Screenshot of previously stated tweet

At the Event

The realtime text communicator needs access to the computer running the presentation in order to deploy software that allows captions to be displayed during the presentation. Our events are typically made accessible using Text on Top software, which is described by its creators as follows: “Text on Top is a unique wireless and low cost solution for realtime captioning during a presentation or congress. A captioner types what the speaker is saying and enables with Text on Top that the whole audience can follow the speaker.” (For more information about how this solution works, check out the company’s explainer page.)

To ensure the captions are displayed correctly, the laptop used for our presentation needs to have a USB dongle attached to it. This should be tested before the event begins.  Presenters should be careful not to close their laptop or prematurely disconnect the USB dongle until the end of the presentation.  If this happens then the meeting will no longer be accessible to all participants.

When an event needs a captioner, it’s best to hire a professional. Mirabai Knight, our captioner of choice, types 240 words per minute with high accuracy. You won’t have an accessible meeting if the service provider isn’t able to work quickly and accurately, or isn’t familiar with the material being discussed. As a best practice, we recommend sending material and vocabulary to the captioner before the meeting.

We frequently receive feedback that many of our attendees benefit and appreciate the realtime text translation of the event.

Documenting the Event

When posting content to our Twitter stream we ensure that we include textual descriptions of any images.  Making images accessible for people on Twitter explains how to do this using various technologies. The description you include will not appear visually on the tweet in the stream.  Below is an example of one of Shawn Lauriat’s tweets from our August 2nd event.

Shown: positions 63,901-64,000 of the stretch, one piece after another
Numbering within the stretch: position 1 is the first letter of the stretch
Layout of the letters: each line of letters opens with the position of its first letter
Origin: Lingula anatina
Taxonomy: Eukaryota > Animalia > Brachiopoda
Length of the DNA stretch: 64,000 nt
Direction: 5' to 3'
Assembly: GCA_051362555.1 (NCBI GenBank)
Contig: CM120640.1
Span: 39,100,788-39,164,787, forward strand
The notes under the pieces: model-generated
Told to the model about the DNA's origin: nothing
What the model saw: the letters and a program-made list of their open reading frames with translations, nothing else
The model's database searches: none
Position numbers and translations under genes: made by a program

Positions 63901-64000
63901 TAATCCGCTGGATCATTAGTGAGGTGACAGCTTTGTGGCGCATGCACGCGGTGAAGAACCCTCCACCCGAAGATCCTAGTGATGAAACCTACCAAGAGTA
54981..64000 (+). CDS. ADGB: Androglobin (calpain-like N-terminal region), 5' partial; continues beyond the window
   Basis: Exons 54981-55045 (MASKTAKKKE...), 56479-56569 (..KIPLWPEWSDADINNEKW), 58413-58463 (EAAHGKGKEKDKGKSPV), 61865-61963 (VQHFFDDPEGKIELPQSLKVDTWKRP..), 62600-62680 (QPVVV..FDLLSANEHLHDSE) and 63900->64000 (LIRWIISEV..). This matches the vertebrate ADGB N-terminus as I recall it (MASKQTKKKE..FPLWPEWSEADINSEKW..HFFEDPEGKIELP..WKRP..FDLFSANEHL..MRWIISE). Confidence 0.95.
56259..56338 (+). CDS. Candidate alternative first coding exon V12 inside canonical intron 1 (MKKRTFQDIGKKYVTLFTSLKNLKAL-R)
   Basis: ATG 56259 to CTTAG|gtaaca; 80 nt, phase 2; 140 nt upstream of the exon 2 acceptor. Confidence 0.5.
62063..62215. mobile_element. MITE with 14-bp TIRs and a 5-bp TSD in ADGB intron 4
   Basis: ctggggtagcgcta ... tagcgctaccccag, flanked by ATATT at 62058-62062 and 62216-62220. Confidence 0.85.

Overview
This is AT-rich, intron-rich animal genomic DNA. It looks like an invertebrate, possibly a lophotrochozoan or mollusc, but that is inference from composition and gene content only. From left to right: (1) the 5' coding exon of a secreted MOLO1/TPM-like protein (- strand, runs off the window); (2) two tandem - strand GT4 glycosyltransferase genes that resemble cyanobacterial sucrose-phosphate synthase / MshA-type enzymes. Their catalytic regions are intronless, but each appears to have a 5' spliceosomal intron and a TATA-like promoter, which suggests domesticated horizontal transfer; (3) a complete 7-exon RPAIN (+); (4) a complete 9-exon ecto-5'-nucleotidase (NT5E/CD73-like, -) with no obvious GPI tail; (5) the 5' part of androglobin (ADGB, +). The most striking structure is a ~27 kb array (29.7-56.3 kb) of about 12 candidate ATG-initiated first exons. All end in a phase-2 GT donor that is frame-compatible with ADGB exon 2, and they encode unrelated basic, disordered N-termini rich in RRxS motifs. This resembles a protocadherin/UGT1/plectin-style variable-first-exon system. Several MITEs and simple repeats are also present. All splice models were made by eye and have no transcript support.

Because Shawn typed in a description when creating the tweet a person using a screen reader will be able to hear “Pedro standing and presenting while the attendees at the conference table listen and look on.  View out the window of the sunset hitting the financial district to the south”.

Screenshot of VoiceOver displaying the text spoken when the image is encountered

After the Event

Once we have the video recording of a presentation, we add captions to the video before sharing it online. This is easy to do when the event already had CART services provided.  For example, when Jake Voytko gave a presentation at the NYC Accessibility Meetup, realtime captioner Mirabai Knight was there to provide captions for our livestream. After the meeting, we asked Mirabai for a copy of her caption file. We uploaded a video of Jake’s presentation to a11ynyc’s YouTube channel. From there, adding captions was easy. Here’s how we did it.

  1. On the Video Manager page for your YouTube channel, locate the video in need of captions
  2. Open the dropdown menu, and select “Subtitles and CC”
  3. Click “Add new subtitles and CC”, and select “English”
  4. Click “Transcribe and auto-sync”
  5. In the text box labeled “Type subtitle here then press Enter”, paste the transcript of the video.
  6. Click “Set timings”

We don’t share videos until they’re captioned or subtitled. If you didn’t have a realtime captioner for your presentation, there are several third-party captioning services with reasonable rates that can produce an accessible version for you.

When Bob Paradiso gave a presentation on custom hardware accessibility solutions, we didn’t have a realtime captioner for the event. To obtain captions, we used Amara, a non-profit captioning service committed to making video more globally accessible. Amara typically charges by the minute, so you can easily estimate the cost to caption a video. When we send them a link to our video, along with payment, they send us a caption file a few days later.

Finally, as an additional means of accessibility, we include a link to the text transcript file in the description of the video on YouTube. For example, when we shared Jake’s presentation on YouTube, we included the text “Full Transcript: http://bit.ly/1LW179N” inside of YouTube’s description field.

YouTube video description provides a link to the full transcript

Thanks for reading. Please leave a comment and tell us about your experiences with accessible meetups!